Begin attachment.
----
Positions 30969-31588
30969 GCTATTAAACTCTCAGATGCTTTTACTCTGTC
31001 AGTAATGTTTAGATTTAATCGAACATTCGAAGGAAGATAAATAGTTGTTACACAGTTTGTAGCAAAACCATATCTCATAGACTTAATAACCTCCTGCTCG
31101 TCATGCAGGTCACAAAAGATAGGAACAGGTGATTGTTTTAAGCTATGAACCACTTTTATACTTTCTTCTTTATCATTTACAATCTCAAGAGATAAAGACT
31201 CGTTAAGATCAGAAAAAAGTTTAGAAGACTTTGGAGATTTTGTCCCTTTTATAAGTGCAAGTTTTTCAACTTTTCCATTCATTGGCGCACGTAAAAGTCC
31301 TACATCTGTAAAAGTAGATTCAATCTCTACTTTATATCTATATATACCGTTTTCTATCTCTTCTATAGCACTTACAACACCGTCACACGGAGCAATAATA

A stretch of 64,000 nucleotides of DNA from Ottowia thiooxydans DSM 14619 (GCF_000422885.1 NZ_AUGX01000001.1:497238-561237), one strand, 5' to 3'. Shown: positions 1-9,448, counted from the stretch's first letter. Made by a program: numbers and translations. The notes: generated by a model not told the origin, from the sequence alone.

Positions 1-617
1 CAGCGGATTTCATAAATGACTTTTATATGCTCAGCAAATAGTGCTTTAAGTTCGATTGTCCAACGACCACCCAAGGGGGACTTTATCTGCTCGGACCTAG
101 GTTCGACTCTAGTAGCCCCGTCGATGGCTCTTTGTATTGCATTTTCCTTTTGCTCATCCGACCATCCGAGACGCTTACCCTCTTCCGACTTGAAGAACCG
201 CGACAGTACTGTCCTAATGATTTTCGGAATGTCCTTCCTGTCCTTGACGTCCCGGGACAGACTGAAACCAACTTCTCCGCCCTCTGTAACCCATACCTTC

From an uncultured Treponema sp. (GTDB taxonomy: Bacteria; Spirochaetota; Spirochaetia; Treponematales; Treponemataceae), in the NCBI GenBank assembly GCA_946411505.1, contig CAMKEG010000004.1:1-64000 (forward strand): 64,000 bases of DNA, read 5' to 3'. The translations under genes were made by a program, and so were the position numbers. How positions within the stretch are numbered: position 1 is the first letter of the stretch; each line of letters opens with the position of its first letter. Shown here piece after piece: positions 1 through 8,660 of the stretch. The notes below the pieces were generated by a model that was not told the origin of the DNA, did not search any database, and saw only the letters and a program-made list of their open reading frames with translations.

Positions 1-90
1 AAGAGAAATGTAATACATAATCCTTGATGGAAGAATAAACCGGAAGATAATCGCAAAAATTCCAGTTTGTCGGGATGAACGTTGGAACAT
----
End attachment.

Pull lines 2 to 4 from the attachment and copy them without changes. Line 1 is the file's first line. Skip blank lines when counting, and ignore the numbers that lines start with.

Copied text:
30969 GCTATTAAACTCTCAGATGCTTTTACTCTGTC
31001 AGTAATGTTTAGATTTAATCGAACATTCGAAGGAAGATAAATAGTTGTTACACAGTTTGTAGCAAAACCATATCTCATAGACTTAATAACCTCCTGCTCG
31101 TCATGCAGGTCACAAAAGATAGGAACAGGTGATTGTTTTAAGCTATGAACCACTTTTATACTTTCTTCTTTATCATTTACAATCTCAAGAGATAAAGACT